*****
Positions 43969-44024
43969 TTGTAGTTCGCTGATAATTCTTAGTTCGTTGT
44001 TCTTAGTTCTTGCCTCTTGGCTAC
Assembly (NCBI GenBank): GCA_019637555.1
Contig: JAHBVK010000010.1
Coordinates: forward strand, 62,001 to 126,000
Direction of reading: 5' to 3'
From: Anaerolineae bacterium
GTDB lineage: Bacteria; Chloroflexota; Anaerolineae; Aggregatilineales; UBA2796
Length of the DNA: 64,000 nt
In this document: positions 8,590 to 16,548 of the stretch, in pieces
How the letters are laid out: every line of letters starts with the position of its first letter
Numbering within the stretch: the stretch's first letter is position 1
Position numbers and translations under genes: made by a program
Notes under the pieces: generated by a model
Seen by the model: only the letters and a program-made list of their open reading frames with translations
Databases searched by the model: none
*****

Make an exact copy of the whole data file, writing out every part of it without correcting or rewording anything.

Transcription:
Positions 43969-44024
43969 TTGTAGTTCGCTGATAATTCTTAGTTCGTTGT
44001 TCTTAGTTCTTGCCTCTTGGCTAC
Assembly (NCBI GenBank): GCA_019637555.1
Contig: JAHBVK010000010.1
Coordinates: forward strand, 62,001 to 126,000
Direction of reading: 5' to 3'
From: Anaerolineae bacterium
GTDB lineage: Bacteria; Chloroflexota; Anaerolineae; Aggregatilineales; UBA2796
Length of the DNA: 64,000 nt
In this document: positions 8,590 to 16,548 of the stretch, in pieces
How the letters are laid out: every line of letters starts with the position of its first letter
Numbering within the stretch: the stretch's first letter is position 1
Position numbers and translations under genes: made by a program
Notes under the pieces: generated by a model
Seen by the model: only the letters and a program-made list of their open reading frames with translations
Databases searched by the model: none